Analysis

How Bruno Fernandes has quickly become one of the most popular players at Manchester United

Bruno Fernandes

United's new signing is nothing like his teammates - and that's precisely why he slots in so nicely

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There is a statue outside Old Trafford, commemorating the achievements of entertainers who attained greatness under Sir Matt Busby. George Best, Bobby Charlton and Denis Law were Manchester United’s holy trinity. Half a century on, it feels safe to say that no sculptures are planned of 2019/20’s unholy trinity.

There are reasons why Bruno Fernandes has acquired popularity so quickly at Old Trafford. There was the insouciantly laidback penalty against Watford and the parts he played in United’s other two goals. There was the corner he took for Harry Maguire’s goal at Chelsea, a particular boon for a team who only had four previous set-piece goals, penalties apart, and required a specialist from dead-ball situations. The way that, even in nine minutes against Bruges, he offered more purpose and hints of potency than most of the starters. There is the record of 48 goals in his last 18 months and Sporting Lisbon and the reality that United, at a low ebb, have been desperate to latch on to a possible saviour.

But those reasons are because of who he is and who he isn’t. He is Bruno Fernandes. He isn’t Jesse Lingard, Andreas Pereira or Juan Mata. Thus far, he exists as an indictment of them.

Exclude Lingard, who has neither scored nor provided a top-flight goal since 2018 and who has fewer assists than Alisson and Aaron Ramsdale this season, and their statistics are similar in one respect: Pereira has one goal and three assists in the Premier League, Fernandes one and two, Mata none and two. The difference is that the Portuguese only arrived in January. He has played 270 minutes in the division, as against Mata’s 715, Lingard’s 891 and Pereira’s 1,454. It is a small sample size, but Fernandes has played a pivotal part in a goal every 90 minutes; so has Kevin de Bruyne, though he has sustained that excellence over rather longer.

It is too soon to suggest he is of the Belgian’s standard. Yet Fernandes’ early impact suggests he ranks as one of the season’s biggest upgrades. A position of weakness has been transformed into one of strength; given United’s wealth, £47 million may be money well spent to do that. 

And the attacking midfield roles had become United’s weakest position. They had an emptiness where they needed invention, impotence where they required productivity. Lingard, Mata and Pereira have been versatile enough to also occupy deeper and wider roles, but they have been United’s imperfect 10s, players who have operated in positions where some involvement in goals is a prerequisite.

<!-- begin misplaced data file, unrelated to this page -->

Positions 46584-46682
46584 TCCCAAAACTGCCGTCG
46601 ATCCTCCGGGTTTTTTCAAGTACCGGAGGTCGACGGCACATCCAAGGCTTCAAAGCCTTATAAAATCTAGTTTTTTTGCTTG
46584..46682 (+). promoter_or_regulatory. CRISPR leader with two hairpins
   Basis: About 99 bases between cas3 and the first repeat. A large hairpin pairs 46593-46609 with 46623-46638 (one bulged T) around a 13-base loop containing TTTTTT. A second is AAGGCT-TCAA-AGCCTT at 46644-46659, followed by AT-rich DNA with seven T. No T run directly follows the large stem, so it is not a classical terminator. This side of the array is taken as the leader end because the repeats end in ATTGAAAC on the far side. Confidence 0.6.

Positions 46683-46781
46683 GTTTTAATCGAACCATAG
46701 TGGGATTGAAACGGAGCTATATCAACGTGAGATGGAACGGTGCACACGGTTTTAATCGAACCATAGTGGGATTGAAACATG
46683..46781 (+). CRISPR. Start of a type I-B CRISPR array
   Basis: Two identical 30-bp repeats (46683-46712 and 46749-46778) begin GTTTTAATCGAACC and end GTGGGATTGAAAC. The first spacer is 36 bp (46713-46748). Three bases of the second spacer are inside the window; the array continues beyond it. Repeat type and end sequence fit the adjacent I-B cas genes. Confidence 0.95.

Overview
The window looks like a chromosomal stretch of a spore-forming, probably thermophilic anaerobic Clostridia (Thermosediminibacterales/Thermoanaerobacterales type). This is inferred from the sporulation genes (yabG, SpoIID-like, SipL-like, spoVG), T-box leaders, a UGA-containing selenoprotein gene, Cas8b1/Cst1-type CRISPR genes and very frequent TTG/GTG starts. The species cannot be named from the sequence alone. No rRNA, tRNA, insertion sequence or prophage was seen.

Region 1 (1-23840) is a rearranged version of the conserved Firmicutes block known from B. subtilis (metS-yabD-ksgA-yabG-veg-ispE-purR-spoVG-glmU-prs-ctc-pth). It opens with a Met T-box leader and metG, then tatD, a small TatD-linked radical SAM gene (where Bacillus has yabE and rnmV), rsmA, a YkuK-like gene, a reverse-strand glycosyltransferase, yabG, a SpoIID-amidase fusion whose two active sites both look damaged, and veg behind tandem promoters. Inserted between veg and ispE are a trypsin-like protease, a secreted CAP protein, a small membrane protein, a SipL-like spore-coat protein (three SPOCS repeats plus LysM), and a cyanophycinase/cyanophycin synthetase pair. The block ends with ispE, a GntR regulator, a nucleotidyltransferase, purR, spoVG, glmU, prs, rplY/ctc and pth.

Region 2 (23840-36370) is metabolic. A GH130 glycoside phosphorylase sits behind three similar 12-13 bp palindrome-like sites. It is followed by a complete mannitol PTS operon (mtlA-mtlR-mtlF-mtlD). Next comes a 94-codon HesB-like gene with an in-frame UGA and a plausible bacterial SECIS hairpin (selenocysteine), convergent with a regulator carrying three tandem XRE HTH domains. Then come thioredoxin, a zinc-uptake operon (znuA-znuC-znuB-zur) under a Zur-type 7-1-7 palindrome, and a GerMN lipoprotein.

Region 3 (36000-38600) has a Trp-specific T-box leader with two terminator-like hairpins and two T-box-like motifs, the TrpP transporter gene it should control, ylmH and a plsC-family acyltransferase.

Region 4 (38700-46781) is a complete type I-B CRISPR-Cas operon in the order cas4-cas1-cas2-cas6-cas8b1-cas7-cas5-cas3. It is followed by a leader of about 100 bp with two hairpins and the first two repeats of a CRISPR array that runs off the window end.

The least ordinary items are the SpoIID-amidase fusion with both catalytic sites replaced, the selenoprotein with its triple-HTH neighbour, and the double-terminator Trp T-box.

And most of United’s failings can be traced back to that hole at the heart of the side. The over-reliance on Anthony Martial and Marcus Rashford, which was perhaps a reason why Ole Gunnar Solskjaer overplayed the Englishman until he got injured? The over-reliance on Paul Pogba, whose contribution of 13 league goals, albeit augmented by penalties, and nine assists last season has not been replaced during a campaign when he has been sidelined?

The struggles to beat the lesser sides and win games when United have the majority of possession and thus fewer opportunities to counter-attack at pace, in the way they have excelled against the elite? The lack of a playmaker? The barren runs and low-scoring matches in a season when United have drawn a blank in 11 games and mustered a solitary goal in a further 14? All reflect the failings of Mata, Lingard and Pereira. In first Scott McTominay and then Fred, solutions emerged in the defensive midfield roles, but rather fewer in the attacking midfield area until Fernandes’ arrival.

United were underpowered, left with only three regular scorers, one of whom is a teenager and another, whether Martial or Rashford, has been sidelined. Liverpool have proved it is possible to prosper without anyone capable of getting 10 goals from midfield but they are the exception, not the rule. Mata once brought that promise. So did Lingard. Pereira probably never will. But their collective failure rendered Fernandes more important before he had kicked a ball in United’s colours and more welcome when he did.

They were substandard and, when Lingard and Pereira were omitted from the 18 as Fernandes flourished against Watford, surplus to requirements, shown up by the newcomer and turfed out of the team.

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